Wildcat behind the camera helps NASA tell stories as a video producer

Posted January 11, 2022

Shane Apple

When Shane Apple ’04 first arrived at K-State, he wasn’t sure what he wanted to do when he graduated. 

He recalls sitting down in the Seaton Hall computer lab one day and searching all the majors offered at K-State. Broadcast journalism popped up as an option, and he was intrigued. All it took was one semester in TV and radio for him to realize that he’d found his passion.

“The best part of my career is showing things that people don’t get the chance to see,” said Apple, who is currently a contract video producer at NASA. “I’ve had so many fun experiences in my career like interviewing Lou Ferrigno (the original Hulk), running onto the court when Wake Forest upset Duke, riding M1 Abrams tanks, filming on a boat in Hong Kong’s Victoria Harbor, the San Gabriel dam valve releases in Los Angeles County … the places my camera has taken me is astounding.”

Apple’s career journey started in television news at KSNT in Topeka, Kansas, where he served as a part-time video editor and studio camera operator. Although he jokes that this type of entry-level position is “basically as low as you can get in the business besides being an unpaid intern,” he quickly moved up to editing the 5, 6 and 11 o’clock newscasts at WFMY News 2 in Greensboro, North Carolina, where he got the chance to move out into the field to cover stories as a photojournalist, including sports, hurricanes and presidential rallies.

After pivoting to contract work with the Department of Defense at Fort Knox, Kentucky, and later covering stories for Los Angeles County Public Works, he now finds himself as a contract video producer for NASA.

Apple has been working at NASA headquarters for about three months so far and divides his time between editing videos from his home office, brainstorming with other team members about future projects, or filming in a studio at NASA HQ.

“The best part of the job so far is getting a chance to show people the amazing things that NASA is doing on a daily basis,” Apple said. “It’s astounding the things that NASA is accomplishing every week. Most of the time people only see NASA make the news when they launch things into space, but NASA is making huge improvements to our daily lives. Getting a chance to show how much NASA contributes to science is such a great experience.”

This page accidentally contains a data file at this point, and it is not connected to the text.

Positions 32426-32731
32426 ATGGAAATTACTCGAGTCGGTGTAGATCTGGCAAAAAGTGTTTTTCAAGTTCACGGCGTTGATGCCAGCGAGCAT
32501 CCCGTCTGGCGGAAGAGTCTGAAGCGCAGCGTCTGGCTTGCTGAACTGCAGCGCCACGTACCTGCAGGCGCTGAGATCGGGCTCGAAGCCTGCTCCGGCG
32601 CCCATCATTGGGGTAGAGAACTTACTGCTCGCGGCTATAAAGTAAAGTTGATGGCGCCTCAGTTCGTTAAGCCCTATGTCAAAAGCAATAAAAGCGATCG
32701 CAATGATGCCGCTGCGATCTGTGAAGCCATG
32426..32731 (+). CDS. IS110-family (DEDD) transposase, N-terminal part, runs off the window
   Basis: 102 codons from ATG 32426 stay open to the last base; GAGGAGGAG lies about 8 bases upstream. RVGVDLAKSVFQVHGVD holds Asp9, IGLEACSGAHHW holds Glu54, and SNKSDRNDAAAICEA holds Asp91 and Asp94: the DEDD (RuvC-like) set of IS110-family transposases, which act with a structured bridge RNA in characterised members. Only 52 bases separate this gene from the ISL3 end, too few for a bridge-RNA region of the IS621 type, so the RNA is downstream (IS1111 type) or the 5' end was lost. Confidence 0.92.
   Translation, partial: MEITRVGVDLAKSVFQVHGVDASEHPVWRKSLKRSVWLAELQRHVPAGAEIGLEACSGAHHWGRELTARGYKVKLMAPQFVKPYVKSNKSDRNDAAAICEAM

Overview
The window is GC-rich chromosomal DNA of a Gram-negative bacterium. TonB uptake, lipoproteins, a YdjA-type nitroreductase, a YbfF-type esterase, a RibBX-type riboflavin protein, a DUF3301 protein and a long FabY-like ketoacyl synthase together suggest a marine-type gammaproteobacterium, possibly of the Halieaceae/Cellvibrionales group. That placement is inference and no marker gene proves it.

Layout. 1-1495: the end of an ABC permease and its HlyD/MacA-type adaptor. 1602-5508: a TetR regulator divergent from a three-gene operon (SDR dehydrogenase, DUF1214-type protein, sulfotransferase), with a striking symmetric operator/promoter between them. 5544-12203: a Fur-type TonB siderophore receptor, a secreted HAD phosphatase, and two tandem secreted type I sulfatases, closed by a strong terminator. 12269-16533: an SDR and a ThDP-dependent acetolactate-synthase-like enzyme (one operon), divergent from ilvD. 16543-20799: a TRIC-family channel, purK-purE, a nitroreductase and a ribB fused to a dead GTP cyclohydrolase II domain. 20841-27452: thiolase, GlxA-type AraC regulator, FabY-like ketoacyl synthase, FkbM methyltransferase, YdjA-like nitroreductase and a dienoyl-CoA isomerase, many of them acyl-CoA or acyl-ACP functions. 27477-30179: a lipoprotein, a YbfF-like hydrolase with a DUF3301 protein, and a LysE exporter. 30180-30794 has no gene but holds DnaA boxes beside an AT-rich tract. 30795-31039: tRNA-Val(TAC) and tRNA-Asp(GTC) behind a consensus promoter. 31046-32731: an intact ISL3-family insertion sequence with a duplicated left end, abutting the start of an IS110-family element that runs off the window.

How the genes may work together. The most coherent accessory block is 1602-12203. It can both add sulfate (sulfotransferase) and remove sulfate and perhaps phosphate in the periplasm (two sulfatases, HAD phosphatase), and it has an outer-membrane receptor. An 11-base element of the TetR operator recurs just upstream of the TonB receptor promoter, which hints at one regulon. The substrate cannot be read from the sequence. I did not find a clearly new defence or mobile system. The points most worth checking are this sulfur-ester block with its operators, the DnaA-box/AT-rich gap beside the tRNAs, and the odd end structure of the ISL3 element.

Shane Apple

On his first week at work, he had an opportunity to film NASA administrator Bill Nelson (former astronaut and Florida Senator), associate administrator Bob Cabana (former astronaut and Kennedy administrator), and associate administrator of the Science Mission Directorate Thomas Zurbuchen — a who’s who of NASA administration top brass.

“One day I was making changes to the script on the teleprompter while Bob Cabana was standing in front of the camera looking over the changes I made,” Apple recalls. “I kept making mistakes in my typing as he looked on and I commented, ‘No pressure, just Bob Cabana looking over my work,’ to which he replied, ‘You think that’s pressure, you try landing a gliding Space Shuttle where you only have one chance to get it right.’ Turns out it was 31 years to the day when he piloted STS-41 out of orbit to a full stop on the runway at Edwards Air Force Base in California. It’s really amazing to walk down the halls at NASA and see so many people with extensive Wikipedia pages written about them.”

Looking ahead to 2022, Apple is excited to cover the development of the Artemis moon landing program; share discoveries from the Webb Telescope’s exploration of the solar system; and witness the SLS rocket launch from Cape Canaveral — the largest rocket launch since the Apollo program.

“Getting a chance to help be part of history makes me realize how privileged I am to get to tell these stories,” he said. “I can only hope that current and future K-Staters will be as lucky as I am.”

Although storytelling technology and platforms have changed since he graduated from K-State back in 2004, Apple said the principles he learned during his time here still guide him today.

“My experience at K-State gave me the experience that I needed to hit the ground running when I started my career,” he said. “The studio we operate at NASA is not all that different from the studio at Dole Hall. While shooting video around campus to cover stories for Manhattan Matters, I got valuable field experience. It gave me a chance to show things from my own perspective. Professor David McFarland really inspired me to find creative ways to not only tell a story, but to look for stories that no one else was telling. I couldn’t have imagined that I would end up at NASA as a video producer. K-State made that possible for me.”